Prolotherapy is a treatment for osteoarthritis that involves injections into or around the articular space to promote regeneration and repair. Scientists researched whether intra-articular injections had negative consequences and how they compared to periartular injections for treating knee osteoarthritis.
Osteoarthritis is a degenerative disease that affects the aging population. It manifests in joints, causing inflammation, pain and eventual loss of function. Current treatments involve physical therapy, medication, intra-articular injection of steroids and lifestyle changes to manage pain and symptoms. A common site of osteoarthritis is the knee and in severe cases total knee arthroplasty, or knee replacement, may be required to restore function.
A new alternative to knee arthroplasty is prolotherapy. Prolotherapy involves the injection of materials into (intra) or around (peri)the articular space to promote repair and regeneration of tissue in the joint. A common injection material is dextrose, which can initiate healing of damaged tissue. Studies have shown significant improvements in swelling, pain and range of motion after prolotherapy. One point of contention is whether intra-articular or periarticular injections are best. Intra-articular injections are concerning due to breaching of the joint capsule and potential damaging effects from the physical insertion of the needle. They may, however, provide better uptake of the injected material. Researchers set out to determine which prolotherapy method is superior.
In a recent study published in the Journal of Pain Research, Rezasoltaniand colleagues investigated whether periarticular or intra-articular prolotherapy was superior for treating patients with knee osteoarthritis. 104 patients with chronic knee osteoarthritis were divided into two treatment groups; one received periarticular dextrose injections, and the other received intra-articular dextrose injections. Participants had to have chronic, grade 2 or higher osteoarthritis and be older than 50 years of age. Follow up visits were scheduled at 1, 2, 3, 4 and 5 months post treatment to investigate pain, disability and range of motion.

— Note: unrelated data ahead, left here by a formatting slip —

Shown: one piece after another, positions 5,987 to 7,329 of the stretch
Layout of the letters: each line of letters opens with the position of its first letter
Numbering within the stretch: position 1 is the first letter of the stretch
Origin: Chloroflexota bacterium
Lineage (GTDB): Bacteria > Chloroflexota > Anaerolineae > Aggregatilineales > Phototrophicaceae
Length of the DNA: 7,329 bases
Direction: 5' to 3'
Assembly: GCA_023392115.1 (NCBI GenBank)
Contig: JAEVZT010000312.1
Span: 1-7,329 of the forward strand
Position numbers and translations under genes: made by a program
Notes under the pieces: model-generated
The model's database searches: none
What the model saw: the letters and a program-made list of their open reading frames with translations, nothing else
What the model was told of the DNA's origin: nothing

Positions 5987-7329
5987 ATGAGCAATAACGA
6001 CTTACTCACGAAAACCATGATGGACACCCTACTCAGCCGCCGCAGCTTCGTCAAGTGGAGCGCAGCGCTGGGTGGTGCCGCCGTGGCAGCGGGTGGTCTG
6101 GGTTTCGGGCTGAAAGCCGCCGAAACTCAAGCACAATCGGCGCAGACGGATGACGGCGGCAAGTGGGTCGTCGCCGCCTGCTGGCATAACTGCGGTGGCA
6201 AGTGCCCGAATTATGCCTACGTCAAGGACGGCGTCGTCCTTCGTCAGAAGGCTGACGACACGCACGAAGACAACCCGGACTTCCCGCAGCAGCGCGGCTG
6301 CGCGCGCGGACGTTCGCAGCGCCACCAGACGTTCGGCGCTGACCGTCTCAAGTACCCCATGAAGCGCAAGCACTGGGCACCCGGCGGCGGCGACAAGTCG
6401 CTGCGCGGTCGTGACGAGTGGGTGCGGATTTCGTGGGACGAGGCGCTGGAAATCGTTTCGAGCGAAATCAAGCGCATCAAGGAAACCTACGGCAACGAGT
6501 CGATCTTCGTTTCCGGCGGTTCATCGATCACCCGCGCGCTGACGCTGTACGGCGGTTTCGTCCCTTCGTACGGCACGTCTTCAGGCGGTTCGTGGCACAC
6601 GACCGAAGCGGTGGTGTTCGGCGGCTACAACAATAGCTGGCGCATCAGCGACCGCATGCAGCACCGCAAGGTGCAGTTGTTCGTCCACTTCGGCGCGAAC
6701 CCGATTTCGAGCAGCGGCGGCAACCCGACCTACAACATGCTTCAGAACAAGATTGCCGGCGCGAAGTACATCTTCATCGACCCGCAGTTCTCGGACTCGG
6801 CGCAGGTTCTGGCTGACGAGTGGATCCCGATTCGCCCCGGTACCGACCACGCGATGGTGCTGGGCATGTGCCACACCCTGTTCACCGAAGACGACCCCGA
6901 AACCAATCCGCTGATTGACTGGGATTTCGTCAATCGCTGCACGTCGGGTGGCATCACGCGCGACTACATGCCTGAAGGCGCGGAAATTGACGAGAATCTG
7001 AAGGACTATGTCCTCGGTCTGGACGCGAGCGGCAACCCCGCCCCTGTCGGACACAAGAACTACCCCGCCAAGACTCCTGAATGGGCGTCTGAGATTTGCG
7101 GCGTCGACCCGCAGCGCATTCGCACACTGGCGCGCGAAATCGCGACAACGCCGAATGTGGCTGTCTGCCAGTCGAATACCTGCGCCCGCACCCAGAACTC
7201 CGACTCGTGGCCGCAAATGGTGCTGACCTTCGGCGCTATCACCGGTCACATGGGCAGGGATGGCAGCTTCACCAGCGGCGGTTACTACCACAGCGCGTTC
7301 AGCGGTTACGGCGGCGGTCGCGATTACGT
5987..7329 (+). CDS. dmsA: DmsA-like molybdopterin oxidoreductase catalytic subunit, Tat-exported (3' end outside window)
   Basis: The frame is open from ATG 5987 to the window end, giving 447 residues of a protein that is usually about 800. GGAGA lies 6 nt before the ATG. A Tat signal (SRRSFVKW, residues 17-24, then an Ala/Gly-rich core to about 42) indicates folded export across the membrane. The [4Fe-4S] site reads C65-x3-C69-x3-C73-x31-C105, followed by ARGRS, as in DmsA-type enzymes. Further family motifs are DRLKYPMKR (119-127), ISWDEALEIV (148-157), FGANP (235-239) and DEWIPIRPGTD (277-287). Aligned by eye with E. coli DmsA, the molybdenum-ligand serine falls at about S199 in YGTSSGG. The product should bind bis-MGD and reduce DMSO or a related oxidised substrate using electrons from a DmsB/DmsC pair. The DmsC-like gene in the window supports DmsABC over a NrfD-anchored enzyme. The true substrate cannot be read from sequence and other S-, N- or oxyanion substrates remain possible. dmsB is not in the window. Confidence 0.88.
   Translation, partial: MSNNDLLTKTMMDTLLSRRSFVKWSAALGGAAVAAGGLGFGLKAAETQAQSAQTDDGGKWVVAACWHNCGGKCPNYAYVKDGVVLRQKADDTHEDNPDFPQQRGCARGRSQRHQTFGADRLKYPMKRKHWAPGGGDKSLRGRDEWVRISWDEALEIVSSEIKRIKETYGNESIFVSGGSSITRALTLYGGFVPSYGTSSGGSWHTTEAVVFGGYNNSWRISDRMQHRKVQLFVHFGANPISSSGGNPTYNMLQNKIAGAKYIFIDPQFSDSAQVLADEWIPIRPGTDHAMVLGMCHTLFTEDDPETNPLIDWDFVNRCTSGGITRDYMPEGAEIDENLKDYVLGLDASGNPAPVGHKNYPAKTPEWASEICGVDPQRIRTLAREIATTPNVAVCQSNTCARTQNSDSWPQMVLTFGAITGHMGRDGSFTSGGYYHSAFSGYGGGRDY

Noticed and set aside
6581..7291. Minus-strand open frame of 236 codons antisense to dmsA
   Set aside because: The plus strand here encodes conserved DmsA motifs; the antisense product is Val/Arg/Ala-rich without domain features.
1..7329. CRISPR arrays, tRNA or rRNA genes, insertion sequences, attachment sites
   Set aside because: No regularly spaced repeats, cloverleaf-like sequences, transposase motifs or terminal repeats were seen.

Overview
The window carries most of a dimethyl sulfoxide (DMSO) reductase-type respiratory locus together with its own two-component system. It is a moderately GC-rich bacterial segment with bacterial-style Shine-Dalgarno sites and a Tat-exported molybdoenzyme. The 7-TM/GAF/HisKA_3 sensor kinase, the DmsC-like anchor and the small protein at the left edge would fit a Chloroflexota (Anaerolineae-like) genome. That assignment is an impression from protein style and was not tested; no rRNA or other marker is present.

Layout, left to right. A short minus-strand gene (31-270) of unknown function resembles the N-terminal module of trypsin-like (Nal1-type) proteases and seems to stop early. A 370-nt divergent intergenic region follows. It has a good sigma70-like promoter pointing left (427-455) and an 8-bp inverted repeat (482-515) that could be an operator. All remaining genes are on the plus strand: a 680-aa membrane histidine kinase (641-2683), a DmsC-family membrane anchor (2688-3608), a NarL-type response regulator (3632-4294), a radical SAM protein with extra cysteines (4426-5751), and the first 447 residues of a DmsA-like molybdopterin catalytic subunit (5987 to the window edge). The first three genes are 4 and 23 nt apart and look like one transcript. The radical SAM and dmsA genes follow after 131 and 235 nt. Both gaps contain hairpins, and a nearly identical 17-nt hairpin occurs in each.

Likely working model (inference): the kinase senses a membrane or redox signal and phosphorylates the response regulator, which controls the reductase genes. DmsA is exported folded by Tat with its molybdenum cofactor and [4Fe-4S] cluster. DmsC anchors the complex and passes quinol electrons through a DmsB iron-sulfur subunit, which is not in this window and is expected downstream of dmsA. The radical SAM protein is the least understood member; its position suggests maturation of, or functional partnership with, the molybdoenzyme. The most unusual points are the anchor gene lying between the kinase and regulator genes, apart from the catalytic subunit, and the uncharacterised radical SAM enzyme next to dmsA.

Patients who received periarticular prolotherapy showed reduced pain and knee disability compared to patients that received infra-articular injections. Periarticular injections were associated with significantly improved pain scores compared to intra-articular injections, as well as improved function in active movements, such as walking and travelling up and down stairs. Periarticular injections avoid potential complications of intra-articular injections, such as the risk of infection, hemarthrosis (bleeding into joint spaces) and post-injection pain.
In conclusion, the findings indicate that periarticular injections are favorable to intra-articular injections, as they produce superior outcomes while avoiding potential adverse effects and complications.
Written By: Wesley Tin, BMSc
Rezasoltani, Z., Taheri, M., Mofrad, M. K., &Mohajerani, S. (2017). Periarticular dextrose prolotherapy instead of intra-articular injection for pain and functional improvement in knee osteoarthritis. Journal of Pain Research,Volume 10, 1179-1187. doi:10.2147/jpr.s127633